Little chance of Easter rising as inflation figures due out
Published 06/04/2015 | 02:30
Another four-day working week beckons, and with the Easter break still fresh in our minds and the Dáil not in session, it's a quieter business week than normal.
Still, there are a number of domestic reports for release on the economic front, including the services index from the Central Statistics Office, inflation data and trade statistics.
The services Purchasing Managers' Index for March is due to be published tomorrow.
The State's services sector expanded at a strong pace again in February, driven by rising domestic demand as new business from abroad slowed.
The index has remained above the 50 mark, marking the difference between expansion and contraction, since July 2012. The consumer price index will be released on Thursday, and it's expected that the inflation rate will remain in negative territory as it did in February.
The average inflation rate was 0.2pc last year, down from 0.5pc in 2013.
Merrion Stockbrokers said it expects that the rate will once again average 0.2pc with inflationary pressures stronger in the second half of 2015 than in the first half.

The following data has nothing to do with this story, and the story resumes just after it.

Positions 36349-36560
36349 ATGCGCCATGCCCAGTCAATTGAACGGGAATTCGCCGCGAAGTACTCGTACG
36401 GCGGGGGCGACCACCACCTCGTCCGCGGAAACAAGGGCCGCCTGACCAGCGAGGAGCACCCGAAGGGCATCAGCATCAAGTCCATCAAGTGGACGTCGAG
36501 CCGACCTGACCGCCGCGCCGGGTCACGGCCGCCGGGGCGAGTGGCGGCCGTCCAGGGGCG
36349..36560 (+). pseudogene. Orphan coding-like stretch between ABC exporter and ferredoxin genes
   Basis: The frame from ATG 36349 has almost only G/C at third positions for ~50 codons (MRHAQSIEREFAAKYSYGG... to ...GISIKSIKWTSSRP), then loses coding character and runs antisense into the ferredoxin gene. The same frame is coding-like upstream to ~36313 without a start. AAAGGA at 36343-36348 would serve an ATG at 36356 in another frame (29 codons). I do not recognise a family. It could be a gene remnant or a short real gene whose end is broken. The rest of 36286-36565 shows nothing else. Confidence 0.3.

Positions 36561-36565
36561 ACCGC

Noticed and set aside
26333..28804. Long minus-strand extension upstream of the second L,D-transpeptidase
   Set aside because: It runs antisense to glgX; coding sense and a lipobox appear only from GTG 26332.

"For March, we are expecting a monthly rise in the CPI of 0.4pc, which would give a negative annual inflation of 0.8pc. The HICP is expected to be 0.5pc higher in the month, leaving the annual rate again unchanged at -0.4pc," said Merrion economist Alan McQuaid.
On the international front, US service industries, which make up almost 90pc of the world's biggest economy, kept growing in March, a report in the coming week probably will show. The Federal Open Market Committee's March meeting minutes will be released and Federal Reserve Bank of New York President William Dudley will also give two speeches on the economy.
In addition, the Bank of England will probably keep its benchmark interest rate at a record low. Australia, Japan and South Korea will also make policy decisions.
The International Monetary Fund (IMF) releases the analytical chapters of its World Economic Outlook in Washington tomorrow.
The full report on the global economy will be released before the IMF and World Bank spring meetings in Washington later this month. Interestingly, Greek prime minister Alexis Tsipras will travel to Moscow on Wednesday where he will meet with Russian president Vladimir Putin.
The visit has sparked some interest. Is it simply part of normal diplomatic efforts, or is it signalling a tilt towards Moscow in the event that talks with Eurozone leaders fail to reach agreement?
Athens announced on Friday that it would make a payment due to the IMF on Wednesday on time, seeking to quell fears of default after a flurry of contradictory statements on the issue in the days prior to it.
Greece is fast running out of cash and its Eurozone and International Monetary Fund lenders have frozen bailout aid until the new leftist-led government reaches agreement on a package of reforms.